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. Last Updated: 07/27/2016

Cabinet Backs Pension Revamp Bills

The government on Friday backed a host of bills that lay the ground for revamping the pensions system, but failed to agree on how exactly pension funds should be invested, Deputy Prime Minister Valentina Matviyenko said.

"The country has never had such a wide-scale project as pension system reform. This reform concerns basically the whole population of Russia," she told a news conference.

Pension reform, a fresh assault on Soviet-style social care, has been in the pipeline for more than a year, and is now among the key challenges that President Vladimir Putin's government faces as it carries out structural economic reforms.

The reform, to be launched next year, aims to replace existing state-guaranteed pensions, which currently average only $35 per month, with a combination of a flat state-funded pension and flexible privately financed pensions.

Under the current system, employers pay a social tax, about 90 percent of which goes to the state pension fund, which then pays pensions. But this system may collapse under the weight of an aging population and falling birth rate.

Under the new system, pension payments would be split into three parts, with half going to the state pension fund to provide for guaranteed pensions.

Another 40 percent would go to special insurance funds and the remaining 10 percent would be accumulated in private, personal accounts to be invested later, Matviyenko said.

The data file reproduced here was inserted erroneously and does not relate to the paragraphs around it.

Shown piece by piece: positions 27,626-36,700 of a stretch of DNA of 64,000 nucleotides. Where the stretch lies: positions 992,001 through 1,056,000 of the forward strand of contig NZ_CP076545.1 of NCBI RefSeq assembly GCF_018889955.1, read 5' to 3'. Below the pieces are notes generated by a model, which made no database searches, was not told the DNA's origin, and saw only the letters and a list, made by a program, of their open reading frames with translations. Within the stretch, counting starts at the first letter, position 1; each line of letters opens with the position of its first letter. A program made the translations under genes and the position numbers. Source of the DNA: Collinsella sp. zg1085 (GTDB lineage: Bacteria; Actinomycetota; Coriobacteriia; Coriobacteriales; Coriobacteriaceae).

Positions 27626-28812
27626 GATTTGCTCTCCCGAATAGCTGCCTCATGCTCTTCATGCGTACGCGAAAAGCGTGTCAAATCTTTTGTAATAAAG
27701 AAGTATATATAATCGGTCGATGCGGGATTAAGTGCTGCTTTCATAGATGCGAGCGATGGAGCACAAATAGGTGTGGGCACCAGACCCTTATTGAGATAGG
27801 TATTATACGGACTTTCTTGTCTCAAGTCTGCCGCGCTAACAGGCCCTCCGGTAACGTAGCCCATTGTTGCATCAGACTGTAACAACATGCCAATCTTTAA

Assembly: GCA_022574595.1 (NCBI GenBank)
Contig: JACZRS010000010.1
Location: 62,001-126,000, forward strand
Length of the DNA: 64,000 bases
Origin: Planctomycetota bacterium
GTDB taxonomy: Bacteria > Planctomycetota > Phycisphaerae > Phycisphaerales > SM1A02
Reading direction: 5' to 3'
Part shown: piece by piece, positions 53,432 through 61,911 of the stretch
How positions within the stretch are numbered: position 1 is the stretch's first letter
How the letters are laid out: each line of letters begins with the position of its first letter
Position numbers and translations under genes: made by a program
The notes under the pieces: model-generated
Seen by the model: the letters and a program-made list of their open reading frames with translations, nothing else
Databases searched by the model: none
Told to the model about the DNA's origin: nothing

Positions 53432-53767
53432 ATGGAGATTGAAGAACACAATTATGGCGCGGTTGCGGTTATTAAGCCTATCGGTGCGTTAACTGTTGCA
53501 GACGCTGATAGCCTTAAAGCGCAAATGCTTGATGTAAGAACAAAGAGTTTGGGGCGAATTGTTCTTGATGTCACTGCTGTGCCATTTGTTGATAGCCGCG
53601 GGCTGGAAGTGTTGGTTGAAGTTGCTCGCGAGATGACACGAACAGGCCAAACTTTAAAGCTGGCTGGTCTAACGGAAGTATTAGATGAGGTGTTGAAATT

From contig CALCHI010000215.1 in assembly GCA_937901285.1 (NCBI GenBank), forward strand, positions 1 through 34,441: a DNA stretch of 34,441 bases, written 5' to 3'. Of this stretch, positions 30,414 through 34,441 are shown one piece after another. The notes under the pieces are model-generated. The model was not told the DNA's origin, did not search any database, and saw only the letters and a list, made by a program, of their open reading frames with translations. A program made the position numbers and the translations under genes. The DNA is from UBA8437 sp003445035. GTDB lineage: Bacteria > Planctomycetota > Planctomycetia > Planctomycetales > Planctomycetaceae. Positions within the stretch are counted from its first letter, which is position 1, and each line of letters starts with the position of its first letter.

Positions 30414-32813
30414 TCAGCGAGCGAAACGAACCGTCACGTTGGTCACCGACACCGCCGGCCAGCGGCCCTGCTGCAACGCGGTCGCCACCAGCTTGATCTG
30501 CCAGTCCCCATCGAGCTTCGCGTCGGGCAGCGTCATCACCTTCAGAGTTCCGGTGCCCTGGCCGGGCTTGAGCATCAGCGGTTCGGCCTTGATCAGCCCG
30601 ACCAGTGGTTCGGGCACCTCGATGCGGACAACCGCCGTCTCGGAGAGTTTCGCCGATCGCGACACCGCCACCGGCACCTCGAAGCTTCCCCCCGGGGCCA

But the government failed to come up with a sound plan for how funds should be invested and how the state would guarantee them — a vital condition in a country where people have little trust in state protection of their savings after a financial crisis in 1998. "The government has sent this bill for further reworking, because it is the most difficult issue, and the draft left many questions unanswered," Matviyenko said.

On the 10 percent of pension payments that would go into personal accounts, she said the government would select among the investment funds proposed by private companies to handle this money. The funds involved are expected to reach 100 billion rubles ($3.5 billion) in around 10 years.

She said the choice of investment instruments would be based on "international experience" and may include "foreign currency," but declined to give more details at this stage. The government expected parliament to start debating the pension package, possibly without the investment bill, before it breaks for summer in July.

Parliament is also expected to give final approval to the bills by the end of the year, for the reform to come into force next year as planned, she said.